Monday, December 13, 2010

Homemade Powdered Laundry Detergent

It's cheap, it's compact, and it's easy to store. You can buy a few boxes of the ingredients and have clean clothes for years.  It's even mostly "green". Here's how I made my own laundry detergent.

There are several different recipes for laundry detergent floating around out there, but here are the ingredients for the one I chose to use:

Borax, Washing Soda, Fels-Naptha Soap and Oxi-Clean (Billy Mays would be proud.)

The first ingredient is Fels-Naptha laundry soap. I hear that this can be tricky to find. Strangely enough, I was able to find this in our small town grocery store! Our grocery store doesn’t consistently carry boneless skinless chicken breasts, but by cracky it has Fels-Naptha! As an added bonus, Fels-Naptha can also be used as a remedy for poison ivy.  It will strip the poison ivy oils right off your skin.

The second ingredient, which can also be challenging to find, is Washing Soda. This is not quite the same as baking soda. I also was able to find it in my grocery store but I was prepared to order it online via Lehman's. Alternatively, you can make washing soda by cooking baking soda on the stove or in the oven. If you homeschool like we do, changing sodium bicarbonate into sodium carbonate counts as a chemistry lesson, an added bonus!

The third and fourth ingredients are common: Borax and Oxi-Clean. Obviously, Oxi-Clean isn't exactly old-fashioned, so you will not find it in every laundry detergent recipe. Some recipes stick to just the first three ingredients or add baking soda instead.

How to make it: Most recipes call for grating the soap and melting the whole lot of ingredients together to create a liquid detergent. You end up with a 5 gallon bucket of slimy goop. That’s A) too much work and B) yet another 5 gallon bucket for me to trip over, so I decided to go for powdered detergent. I grated the soap and made sure my pieces were tiny. Then I mixed it with the other ingredients. I made a triple batch, which I calculated to be enough for roughly 158 loads.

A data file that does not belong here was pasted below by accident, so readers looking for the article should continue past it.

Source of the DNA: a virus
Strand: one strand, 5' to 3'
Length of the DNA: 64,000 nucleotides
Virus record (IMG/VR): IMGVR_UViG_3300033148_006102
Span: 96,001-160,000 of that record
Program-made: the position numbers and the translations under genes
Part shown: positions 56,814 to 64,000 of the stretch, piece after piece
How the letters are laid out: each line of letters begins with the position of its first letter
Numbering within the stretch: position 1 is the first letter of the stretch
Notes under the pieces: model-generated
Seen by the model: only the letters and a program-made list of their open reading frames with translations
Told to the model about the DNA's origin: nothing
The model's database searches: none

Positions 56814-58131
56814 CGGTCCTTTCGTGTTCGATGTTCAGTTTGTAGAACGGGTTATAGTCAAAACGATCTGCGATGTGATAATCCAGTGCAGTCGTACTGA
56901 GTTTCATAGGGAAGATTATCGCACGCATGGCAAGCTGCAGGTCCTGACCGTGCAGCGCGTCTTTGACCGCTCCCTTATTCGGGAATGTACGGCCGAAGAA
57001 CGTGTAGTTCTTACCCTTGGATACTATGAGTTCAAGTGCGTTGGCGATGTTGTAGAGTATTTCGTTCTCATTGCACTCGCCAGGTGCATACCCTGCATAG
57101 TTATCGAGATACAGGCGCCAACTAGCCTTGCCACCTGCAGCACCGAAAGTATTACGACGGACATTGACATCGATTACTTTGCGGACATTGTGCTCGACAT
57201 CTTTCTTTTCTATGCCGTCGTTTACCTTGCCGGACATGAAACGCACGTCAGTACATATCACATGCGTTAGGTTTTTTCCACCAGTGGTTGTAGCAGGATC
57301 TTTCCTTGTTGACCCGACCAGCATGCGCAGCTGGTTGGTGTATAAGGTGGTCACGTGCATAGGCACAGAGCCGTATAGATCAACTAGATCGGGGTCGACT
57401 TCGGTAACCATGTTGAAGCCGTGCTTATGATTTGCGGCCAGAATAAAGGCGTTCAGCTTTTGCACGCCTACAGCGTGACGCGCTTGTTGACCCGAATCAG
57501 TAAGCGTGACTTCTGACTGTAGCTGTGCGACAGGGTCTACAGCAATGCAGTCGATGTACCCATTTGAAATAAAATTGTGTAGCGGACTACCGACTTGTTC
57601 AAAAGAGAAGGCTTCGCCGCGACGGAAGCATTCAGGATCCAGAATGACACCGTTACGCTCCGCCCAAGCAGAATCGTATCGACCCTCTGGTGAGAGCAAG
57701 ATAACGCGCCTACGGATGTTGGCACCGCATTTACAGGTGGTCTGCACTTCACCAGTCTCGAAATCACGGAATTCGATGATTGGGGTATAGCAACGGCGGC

When I did the math, this homemade laundry detergent cost me roughly 7 cents per load. The Tide HE detergent I had been buying at Sam’s Club costs about 20 cents per load. If I had skipped the Oxi-Clean, the savings would have been even greater. But does this stuff work?

Yes, it does. I have a front-loading HE washer which means I need only a small amount of HE-friendly (ie. low-suds) detergent. This detergent fits the bill. I found that 2 tablespoons of the detergent does a great job getting my clothes clean. The freshly washed clothes smelled faintly of the Fels-Naptha (a pleasant scent), but the scent faded quickly. I don’t like my laundry to have a strong smell, so that is a plus for me. All in all, I’d say this is a successful experiment.


Homemade Laundry Detergent Powder

1 bar Fels-Naptha laundry soap, shredded and pulverized
1 c. washing soda
1 c. Borax
1/2 c. Oxi-Clean

Mix together thoroughly. Add 1-2 T. per load for an HE washer, more as necessary for a conventional washer.

If you try it, let me know how it works for you!

23 comments:

  1. I have tried the homemade powder, but I couldn't get it to dissolve in cold water. And I didn't want to have to wash everything in warm water, so I started making and using the homemade liquid detergent. I love it! Stains that have seemed set-in are gone.